Illinois patients forced to pay higher costs for medications, putting tremendous burden on families PDF Print E-mail
News Releases - Health, Medicine & Nutrition
Written by Vanessa Figueroa   
Tuesday, 11 March 2014 08:05

It’s a sad but simple fact – patients suffering from life-threatening or chronic illnesses need access to their prescribed medications. How they pay for them, though, is another story.

Despite paying insurance premiums like everyone else month after month, these patients are being forced to pay a much higher percentage of their healthcare costs as insurance companies jack-up the co-payments for more and more medicines, putting an even bigger burden on those who are suffering already.

Unless you are dealing with this, you probably don’t even know that insurance companies divide prescriptions into tiers, which typically have fixed co-payments. Many of these companies have added a “specialty tier,” which is a fourth category of medicines that requires the patient to pay co-insurance, or a percentage of the drug price.Often, newer, more expensive or more specialized medicines are placed on these specialty tiers and require a sizable out-of-pocket payment by the patient.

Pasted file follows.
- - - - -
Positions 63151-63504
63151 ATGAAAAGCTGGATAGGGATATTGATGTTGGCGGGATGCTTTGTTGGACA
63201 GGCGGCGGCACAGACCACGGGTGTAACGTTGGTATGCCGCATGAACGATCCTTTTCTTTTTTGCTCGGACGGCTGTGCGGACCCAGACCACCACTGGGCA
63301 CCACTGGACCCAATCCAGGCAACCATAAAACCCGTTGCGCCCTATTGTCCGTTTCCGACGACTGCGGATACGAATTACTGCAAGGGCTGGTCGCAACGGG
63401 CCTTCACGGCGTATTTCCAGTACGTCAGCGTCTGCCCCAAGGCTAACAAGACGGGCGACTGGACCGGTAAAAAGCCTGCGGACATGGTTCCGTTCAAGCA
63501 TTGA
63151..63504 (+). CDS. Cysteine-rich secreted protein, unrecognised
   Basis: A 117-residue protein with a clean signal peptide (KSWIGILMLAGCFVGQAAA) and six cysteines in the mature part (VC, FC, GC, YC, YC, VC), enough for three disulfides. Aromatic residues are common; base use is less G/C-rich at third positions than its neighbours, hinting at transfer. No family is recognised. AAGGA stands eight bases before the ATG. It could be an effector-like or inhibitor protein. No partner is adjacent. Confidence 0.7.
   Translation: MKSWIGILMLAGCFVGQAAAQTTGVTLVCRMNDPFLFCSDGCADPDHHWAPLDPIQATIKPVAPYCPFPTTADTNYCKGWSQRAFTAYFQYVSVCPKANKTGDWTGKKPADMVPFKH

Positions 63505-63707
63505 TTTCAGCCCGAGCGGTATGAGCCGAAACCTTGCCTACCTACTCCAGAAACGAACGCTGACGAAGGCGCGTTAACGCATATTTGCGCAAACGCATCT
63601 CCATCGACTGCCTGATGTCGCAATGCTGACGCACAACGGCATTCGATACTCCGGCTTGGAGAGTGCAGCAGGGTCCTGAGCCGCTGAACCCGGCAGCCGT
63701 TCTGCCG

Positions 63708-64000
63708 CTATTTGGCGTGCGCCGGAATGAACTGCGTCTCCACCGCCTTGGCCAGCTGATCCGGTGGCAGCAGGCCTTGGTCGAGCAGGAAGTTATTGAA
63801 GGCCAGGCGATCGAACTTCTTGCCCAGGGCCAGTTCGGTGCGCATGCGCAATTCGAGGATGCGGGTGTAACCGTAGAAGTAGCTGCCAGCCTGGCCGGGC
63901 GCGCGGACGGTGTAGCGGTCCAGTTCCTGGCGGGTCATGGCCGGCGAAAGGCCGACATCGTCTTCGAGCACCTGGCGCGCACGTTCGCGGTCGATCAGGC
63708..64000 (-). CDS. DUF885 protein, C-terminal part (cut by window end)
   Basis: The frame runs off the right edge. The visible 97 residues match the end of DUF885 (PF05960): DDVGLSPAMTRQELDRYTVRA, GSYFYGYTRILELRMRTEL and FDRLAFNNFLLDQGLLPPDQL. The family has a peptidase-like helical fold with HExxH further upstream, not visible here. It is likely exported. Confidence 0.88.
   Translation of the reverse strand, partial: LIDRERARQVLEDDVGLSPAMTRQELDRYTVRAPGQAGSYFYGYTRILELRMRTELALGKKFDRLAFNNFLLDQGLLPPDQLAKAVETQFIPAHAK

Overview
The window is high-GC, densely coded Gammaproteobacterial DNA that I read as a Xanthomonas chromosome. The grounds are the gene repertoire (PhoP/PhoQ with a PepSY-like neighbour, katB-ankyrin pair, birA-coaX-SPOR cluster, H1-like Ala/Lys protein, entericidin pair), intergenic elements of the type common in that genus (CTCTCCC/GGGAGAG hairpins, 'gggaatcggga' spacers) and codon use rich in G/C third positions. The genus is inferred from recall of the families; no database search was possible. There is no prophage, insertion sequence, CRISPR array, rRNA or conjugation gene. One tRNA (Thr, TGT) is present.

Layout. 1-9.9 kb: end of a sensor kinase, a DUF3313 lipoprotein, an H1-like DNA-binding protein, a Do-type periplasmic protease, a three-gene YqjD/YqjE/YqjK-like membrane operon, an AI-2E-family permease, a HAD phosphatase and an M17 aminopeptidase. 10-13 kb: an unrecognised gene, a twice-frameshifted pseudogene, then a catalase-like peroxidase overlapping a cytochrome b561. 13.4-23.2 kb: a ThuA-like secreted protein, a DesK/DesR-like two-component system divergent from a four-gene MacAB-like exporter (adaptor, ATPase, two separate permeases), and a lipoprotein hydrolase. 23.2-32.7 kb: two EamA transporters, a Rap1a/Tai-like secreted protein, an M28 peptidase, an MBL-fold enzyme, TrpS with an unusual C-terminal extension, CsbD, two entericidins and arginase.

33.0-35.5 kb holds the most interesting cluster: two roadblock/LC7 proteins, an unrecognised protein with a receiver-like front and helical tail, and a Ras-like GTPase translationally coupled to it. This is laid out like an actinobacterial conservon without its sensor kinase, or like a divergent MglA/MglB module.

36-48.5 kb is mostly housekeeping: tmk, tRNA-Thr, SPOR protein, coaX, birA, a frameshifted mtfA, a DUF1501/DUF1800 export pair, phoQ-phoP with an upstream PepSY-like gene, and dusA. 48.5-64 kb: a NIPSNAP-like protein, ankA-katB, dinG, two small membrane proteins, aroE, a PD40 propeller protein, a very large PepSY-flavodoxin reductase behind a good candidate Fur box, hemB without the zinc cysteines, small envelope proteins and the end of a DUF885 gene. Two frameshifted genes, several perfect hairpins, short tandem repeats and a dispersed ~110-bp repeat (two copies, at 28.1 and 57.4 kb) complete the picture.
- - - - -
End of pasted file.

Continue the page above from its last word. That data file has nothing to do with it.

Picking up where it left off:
Medications needed for life-threatening or debilitating diseases - like oral medicines for cancer or factor for patients suffering from hemophilia – may cost a patient between 25 to 50 percent of the total cost of the drug.

Senator Linda Holmes (D-Aurora) is taking an important step to protect patients across Illinois by introducing Senate Bill 3395 to limit patients’ cost-sharing burden, ensuring that any required co-payment to drugs on a specialty tier does not exceed $100 per month.

Joan McGovern, whose husband recently passed away from hemophilia, has first-hand experience worrying about prescription drug costs. Mr. McGovern took Factor 8 for nearly 20 years to manage his disease. Her husband was on Medicare and received full assistance and did not have to pay for Factor 8. If the assistance program did not cover him, he would have had to pay the increased percentage of the co-pay for Factor 8 under the “specialty tiers” category. This would have meant that Mr. McGovern would have had to pay close to $700 every other day for Factor 8 to ensure that he had the life-saving medication he needed to prevent hemorrhaging from his brain and throughout his joints.

Joan also has a 3-year-old grandson who lives with hemophilia. His medication is currently covered by his insurance, but as his condition continues to evolve so will his medical needs. And, sadly, his family will end up having to pay for these exorbitant out-of-pocket costs under the “specialty tiers,” which could add up to over $300 per week.

The reality is that most families aren’t able to afford expensive medications under these specialty tiers. Patients, who are already suffering, should not have the extra burden of extremely high out-of-pocket costs to manage their illness.

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